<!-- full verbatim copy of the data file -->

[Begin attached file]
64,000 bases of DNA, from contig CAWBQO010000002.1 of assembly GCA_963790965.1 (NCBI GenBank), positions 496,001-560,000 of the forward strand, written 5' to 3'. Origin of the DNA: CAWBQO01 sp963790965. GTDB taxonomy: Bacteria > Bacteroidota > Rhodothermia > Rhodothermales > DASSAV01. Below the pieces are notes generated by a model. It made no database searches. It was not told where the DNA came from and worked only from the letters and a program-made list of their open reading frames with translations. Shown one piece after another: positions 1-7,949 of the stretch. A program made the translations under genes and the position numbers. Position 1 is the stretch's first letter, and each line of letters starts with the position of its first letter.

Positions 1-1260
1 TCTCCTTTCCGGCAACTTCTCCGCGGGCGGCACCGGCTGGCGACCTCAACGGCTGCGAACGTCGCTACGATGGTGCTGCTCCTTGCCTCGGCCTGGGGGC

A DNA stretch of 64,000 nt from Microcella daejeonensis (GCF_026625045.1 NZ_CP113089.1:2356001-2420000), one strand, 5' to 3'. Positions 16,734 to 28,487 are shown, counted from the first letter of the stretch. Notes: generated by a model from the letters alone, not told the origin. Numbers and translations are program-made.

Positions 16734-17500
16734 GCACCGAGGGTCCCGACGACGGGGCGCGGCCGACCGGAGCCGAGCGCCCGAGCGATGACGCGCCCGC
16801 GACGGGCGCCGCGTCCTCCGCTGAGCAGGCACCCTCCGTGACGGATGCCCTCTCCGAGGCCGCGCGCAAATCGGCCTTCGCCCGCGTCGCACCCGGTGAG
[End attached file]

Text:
64,000 bases of DNA, from contig CAWBQO010000002.1 of assembly GCA_963790965.1 (NCBI GenBank), positions 496,001-560,000 of the forward strand, written 5' to 3'. Origin of the DNA: CAWBQO01 sp963790965. GTDB taxonomy: Bacteria > Bacteroidota > Rhodothermia > Rhodothermales > DASSAV01. Below the pieces are notes generated by a model. It made no database searches. It was not told where the DNA came from and worked only from the letters and a program-made list of their open reading frames with translations. Shown one piece after another: positions 1-7,949 of the stretch. A program made the translations under genes and the position numbers. Position 1 is the stretch's first letter, and each line of letters starts with the position of its first letter.

Positions 1-1260
1 TCTCCTTTCCGGCAACTTCTCCGCGGGCGGCACCGGCTGGCGACCTCAACGGCTGCGAACGTCGCTACGATGGTGCTGCTCCTTGCCTCGGCCTGGGGGC

A DNA stretch of 64,000 nt from Microcella daejeonensis (GCF_026625045.1 NZ_CP113089.1:2356001-2420000), one strand, 5' to 3'. Positions 16,734 to 28,487 are shown, counted from the first letter of the stretch. Notes: generated by a model from the letters alone, not told the origin. Numbers and translations are program-made.

Positions 16734-17500
16734 GCACCGAGGGTCCCGACGACGGGGCGCGGCCGACCGGAGCCGAGCGCCCGAGCGATGACGCGCCCGC
16801 GACGGGCGCCGCGTCCTCCGCTGAGCAGGCACCCTCCGTGACGGATGCCCTCTCCGAGGCCGCGCGCAAATCGGCCTTCGCCCGCGTCGCACCCGGTGAG